After many years of stubbornly low inflation, we are now in an environment we haven’t seen for 40 years. Prices are going up – fast. The Federal Reserve initially believed rising inflation would be transitory (i.e. fleeting) but has since changed their tune. Trying to get inflation to return to normal, the Fed has started raising interest rates. While the beginning of the end of easy money may help curb inflation on the margin, investors should prepare for inflation to linger.
The Personal Consumption Expenditures (PCE) measures the change in the prices of goods and services consumed by all households and nonprofit institutions serving households. The Core PCE excludes food consumed in-home and energy prices.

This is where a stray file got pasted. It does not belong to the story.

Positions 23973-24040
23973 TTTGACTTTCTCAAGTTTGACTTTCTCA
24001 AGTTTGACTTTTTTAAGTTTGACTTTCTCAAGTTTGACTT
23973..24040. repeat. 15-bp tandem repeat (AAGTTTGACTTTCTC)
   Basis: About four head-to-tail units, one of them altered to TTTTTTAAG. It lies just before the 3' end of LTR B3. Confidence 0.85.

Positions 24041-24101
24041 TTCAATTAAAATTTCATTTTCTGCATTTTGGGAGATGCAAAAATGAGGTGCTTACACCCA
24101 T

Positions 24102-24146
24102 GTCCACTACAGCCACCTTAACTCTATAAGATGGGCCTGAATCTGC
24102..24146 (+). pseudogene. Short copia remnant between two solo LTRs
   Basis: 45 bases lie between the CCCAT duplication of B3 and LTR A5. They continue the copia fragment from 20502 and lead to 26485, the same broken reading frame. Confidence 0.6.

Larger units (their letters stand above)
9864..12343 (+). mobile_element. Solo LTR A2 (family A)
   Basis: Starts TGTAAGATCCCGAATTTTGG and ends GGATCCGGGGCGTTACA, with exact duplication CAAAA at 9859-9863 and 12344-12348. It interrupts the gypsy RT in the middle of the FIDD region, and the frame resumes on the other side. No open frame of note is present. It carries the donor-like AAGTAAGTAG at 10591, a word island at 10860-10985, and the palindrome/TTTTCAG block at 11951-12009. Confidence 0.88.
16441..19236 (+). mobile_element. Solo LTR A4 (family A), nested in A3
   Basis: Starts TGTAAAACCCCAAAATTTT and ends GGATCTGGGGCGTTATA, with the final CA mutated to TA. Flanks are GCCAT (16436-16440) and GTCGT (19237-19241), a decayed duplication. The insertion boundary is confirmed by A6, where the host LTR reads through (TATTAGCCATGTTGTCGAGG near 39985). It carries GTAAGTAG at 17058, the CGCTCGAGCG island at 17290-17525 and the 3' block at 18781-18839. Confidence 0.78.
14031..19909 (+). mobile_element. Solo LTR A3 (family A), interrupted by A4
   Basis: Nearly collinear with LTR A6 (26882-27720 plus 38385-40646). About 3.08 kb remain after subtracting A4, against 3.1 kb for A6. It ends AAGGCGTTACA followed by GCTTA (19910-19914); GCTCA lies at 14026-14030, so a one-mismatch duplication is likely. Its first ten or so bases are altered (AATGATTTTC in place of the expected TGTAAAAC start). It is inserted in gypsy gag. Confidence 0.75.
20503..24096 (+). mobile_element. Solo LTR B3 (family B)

The CPI or Core CPI are the most common measures of inflation, but for several very good reasons, the Federal Reserve prefers to the Personal Consumption Expenditures (PCE) price index instead of CPI. For reference, the latest year-over-year figure for CPI is 8.54% and 6.44% for Core CPI.
When thinking about inflation, remember these metrics are the rate of change, not the prices themselves.
Here’s an example:
Between June 2020 and June 2021, the Bureau of Labor Statistics reported a 45% year-over-year increase in the prices of used cars and trucks. Now imagine that the June 2022 report shows the cost of used vehicles drops -15%, a big number. Are used cars cheap? Not really – the annual rate of change is being calculated off a high number, so despite the -15% decline, prices would still be roughly 24% above what they were in June 2020, and 20% above 2019 prices (cumulatively).
4 reasons inflation may not return to normal right away
Wage growth and unemployment